This guest contribution was submitted by Raine Parker, who specializes in writing about accounting degree.  Questions and comments can be sent to: raine.parker6@gmail.com.

savvy @ 8:06 AM
Filed under: General Finances
Another Giveaway

Posted on Wednesday 9 February 2011

I haven’t done a giveaway in a while so the first 25 readers to comment will get a free tire safety kit.

CalRecycle’s Tire Sustainability campaign, Just Check It, is offering the first 25 Ms Money Savvy readers a Just Check It Tire Safety Kit, which includes the following items:

  • Tire Gauge
  • Reusable Garbage Bags
  • Oil Rags
  • Car Window Decals
  • Tire Pressure and Tread Reminder Cards
  • Tire Maintenance Fact Sheets

A simple monthly tire check can save you up to $200 a year in fuel efficiency and, according to the National Highway Traffic Safety Administration, under-inflated tires cause more than 600 vehicle fatalities and 33,000 injuries each year.

If you’re in California, you can save money at gas stations now. Find out more by watching this YouTube video at:

http://www.youtube.com/watch?v=fCTP1ETskG8

savvy @ 8:02 AM
Filed under: General Finances
FTC to Protect Consumers from Online Debt Settlement Companies

Posted on Friday 4 February 2011

The Federal Trade Commission has ruled that starting Oct. 27, 2010, companies that sell debt relief services over the phone will not be able to charge a fee in advance of settling or reducing a client’s debt.

Many debt settlement companies promise to settle debt by 50 percent or more, but collect fees up front and frequently aren’t able to reduce the debt as promised. In some cases, because of the accumulation of unpaid interest, consumers end up facing more debt than when they started.

Starting Oct. 27, 2010, a Telemarketing Sales Rule will go into effect with the following provisions:

  • Debt relief companies must make specific disclosures to customers.
  • These companies cannot make misrepresentations.
  • These provisions also apply when consumers call debt relief companies in response to their advertising.

Specific requirements state that for-profit debt relief companies may not collect fees until:

  • The debt relief company successfully reduces, settles, renegotiates or changes at least one of the customer’s debts.
  • There is a written agreement regarding the debt, whether a settlement agreement, debt management plan or other similar agreement that the client has agreed to.
  • The consumer has made at least one payment to the creditor as a result of the agreement negotiated by the debt relief company.

If a customer has multiple debts, the rules specify how a debt relief company can charge a fee for each settled debt. The company’s fee for one debt must be in proportion to the total fee that would be charged if all of the debts were settled. If the fee is based on a percentage of the debt reduction, the percentage charged must be the same for each debt.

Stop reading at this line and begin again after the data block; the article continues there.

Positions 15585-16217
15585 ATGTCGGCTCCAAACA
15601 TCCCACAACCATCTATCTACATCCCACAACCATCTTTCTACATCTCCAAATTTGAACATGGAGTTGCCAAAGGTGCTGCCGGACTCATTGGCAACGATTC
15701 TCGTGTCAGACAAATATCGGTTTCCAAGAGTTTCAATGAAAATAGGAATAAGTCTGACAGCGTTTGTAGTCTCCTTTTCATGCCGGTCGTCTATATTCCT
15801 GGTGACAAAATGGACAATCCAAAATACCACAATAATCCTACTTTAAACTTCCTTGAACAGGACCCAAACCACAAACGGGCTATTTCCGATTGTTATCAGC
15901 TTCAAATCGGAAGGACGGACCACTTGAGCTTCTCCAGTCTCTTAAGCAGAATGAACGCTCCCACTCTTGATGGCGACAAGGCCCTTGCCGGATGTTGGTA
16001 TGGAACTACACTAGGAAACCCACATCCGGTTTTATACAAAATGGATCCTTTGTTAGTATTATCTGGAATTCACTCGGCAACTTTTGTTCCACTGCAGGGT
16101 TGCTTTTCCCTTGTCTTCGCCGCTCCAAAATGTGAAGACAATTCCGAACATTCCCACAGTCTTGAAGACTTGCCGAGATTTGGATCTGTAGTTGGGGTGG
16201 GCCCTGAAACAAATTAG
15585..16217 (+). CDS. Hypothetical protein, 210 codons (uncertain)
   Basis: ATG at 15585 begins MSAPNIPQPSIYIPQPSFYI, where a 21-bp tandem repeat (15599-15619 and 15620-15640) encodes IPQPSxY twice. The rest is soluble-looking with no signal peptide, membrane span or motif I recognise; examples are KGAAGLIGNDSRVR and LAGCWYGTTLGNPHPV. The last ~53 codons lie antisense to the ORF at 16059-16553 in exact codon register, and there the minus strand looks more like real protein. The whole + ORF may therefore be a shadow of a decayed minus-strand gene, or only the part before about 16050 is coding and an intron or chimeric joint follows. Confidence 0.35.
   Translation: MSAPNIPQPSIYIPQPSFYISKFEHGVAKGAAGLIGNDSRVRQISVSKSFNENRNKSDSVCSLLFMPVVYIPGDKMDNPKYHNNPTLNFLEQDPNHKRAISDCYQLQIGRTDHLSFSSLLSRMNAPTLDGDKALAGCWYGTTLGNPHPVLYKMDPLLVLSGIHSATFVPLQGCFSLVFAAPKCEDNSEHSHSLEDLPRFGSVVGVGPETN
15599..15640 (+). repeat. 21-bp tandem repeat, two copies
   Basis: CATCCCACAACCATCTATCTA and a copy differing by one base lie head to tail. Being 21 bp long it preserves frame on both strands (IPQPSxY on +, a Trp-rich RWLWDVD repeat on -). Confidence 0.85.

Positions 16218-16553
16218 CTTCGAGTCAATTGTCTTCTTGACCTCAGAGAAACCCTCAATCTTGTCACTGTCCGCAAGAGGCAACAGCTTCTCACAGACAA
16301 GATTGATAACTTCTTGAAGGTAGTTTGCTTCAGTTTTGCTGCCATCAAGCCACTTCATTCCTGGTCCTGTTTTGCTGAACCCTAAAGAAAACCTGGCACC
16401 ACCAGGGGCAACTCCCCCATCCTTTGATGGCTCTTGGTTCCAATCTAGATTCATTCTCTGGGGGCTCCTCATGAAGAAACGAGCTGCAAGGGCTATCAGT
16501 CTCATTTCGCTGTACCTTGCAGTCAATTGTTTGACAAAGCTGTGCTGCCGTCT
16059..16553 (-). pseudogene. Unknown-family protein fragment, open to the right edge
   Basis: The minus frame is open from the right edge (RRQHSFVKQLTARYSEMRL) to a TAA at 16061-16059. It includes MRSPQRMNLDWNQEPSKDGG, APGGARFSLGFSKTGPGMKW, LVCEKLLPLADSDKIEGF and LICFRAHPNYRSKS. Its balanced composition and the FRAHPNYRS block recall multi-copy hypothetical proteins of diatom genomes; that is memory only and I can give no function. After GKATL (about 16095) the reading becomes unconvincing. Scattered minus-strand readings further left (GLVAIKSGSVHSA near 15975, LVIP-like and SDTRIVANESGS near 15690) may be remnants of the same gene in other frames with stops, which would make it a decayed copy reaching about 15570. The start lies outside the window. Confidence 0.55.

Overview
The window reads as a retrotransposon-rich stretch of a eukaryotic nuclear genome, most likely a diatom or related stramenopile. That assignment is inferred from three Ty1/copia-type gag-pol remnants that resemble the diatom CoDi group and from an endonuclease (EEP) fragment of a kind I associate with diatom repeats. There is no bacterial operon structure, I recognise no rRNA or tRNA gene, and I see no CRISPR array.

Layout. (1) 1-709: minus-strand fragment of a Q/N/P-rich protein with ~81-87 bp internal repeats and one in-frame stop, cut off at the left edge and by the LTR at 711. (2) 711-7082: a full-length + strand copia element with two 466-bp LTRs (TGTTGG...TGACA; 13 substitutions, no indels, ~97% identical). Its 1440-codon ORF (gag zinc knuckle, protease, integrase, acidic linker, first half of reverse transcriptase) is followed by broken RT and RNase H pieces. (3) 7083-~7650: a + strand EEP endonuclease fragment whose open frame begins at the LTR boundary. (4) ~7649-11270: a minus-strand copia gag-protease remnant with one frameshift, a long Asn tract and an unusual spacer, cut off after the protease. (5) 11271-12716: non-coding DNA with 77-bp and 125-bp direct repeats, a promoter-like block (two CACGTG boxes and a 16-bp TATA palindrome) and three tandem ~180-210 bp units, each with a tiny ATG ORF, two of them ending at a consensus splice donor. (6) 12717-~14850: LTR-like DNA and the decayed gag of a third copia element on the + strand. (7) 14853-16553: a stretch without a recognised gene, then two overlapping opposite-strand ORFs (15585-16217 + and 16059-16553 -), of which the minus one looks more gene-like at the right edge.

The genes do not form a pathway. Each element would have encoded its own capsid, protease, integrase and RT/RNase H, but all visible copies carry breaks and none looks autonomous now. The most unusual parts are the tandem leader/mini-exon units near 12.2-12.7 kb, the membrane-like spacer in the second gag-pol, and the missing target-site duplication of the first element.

The Final Rule outlines how debt relief companies can establish “dedicated accounts” for customers’ fees and future payments only if they meet the following five requirements:

  • Dedicated accounts are held at insured financial institutions.
  • The customer retains ownership of the funds and any accrued interest owed.
  • The customer can withdraw the funds at any time without penalty.
  • The debt relief company doesn’t have any affiliation with the account administrator.
  • The company does not pay to or receive any fees from the administrator.

Under the area of disclosure, debt relief companies must disclose the time it will take to have results, what it will cost, information regarding the dedicated accounts if they are to be used, and the possible negative consequences of using a debt relief service. The rules prohibit debt relief companies from misrepresenting their programs, success rates or nonprofit status. Consumers with complaints should visit www.ftc.gov/ftc/complaint.shtm.

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About the Author:

Financial survival counselor Hollis Colquhoun is an expert in “financial self-defense” for women and author of the new book, Women Empowering Themselves: A Financial Survival Guide. Hollis wrote the concise, pocket-book manual to help women take charge of their finances and overcome money anxiety disorder (M.A.D.). Hollis, who holds black belts in Karate and Taekwondo, combines martial arts principles with over 20 years experience on Wall Street and with her work as a financial counselor to help women of all ages and situations achieve financial security and independence. Contact Hollis at WomenEmpoweringThemselves@gmail.com.

savvy @ 1:26 PM
Filed under: General Finances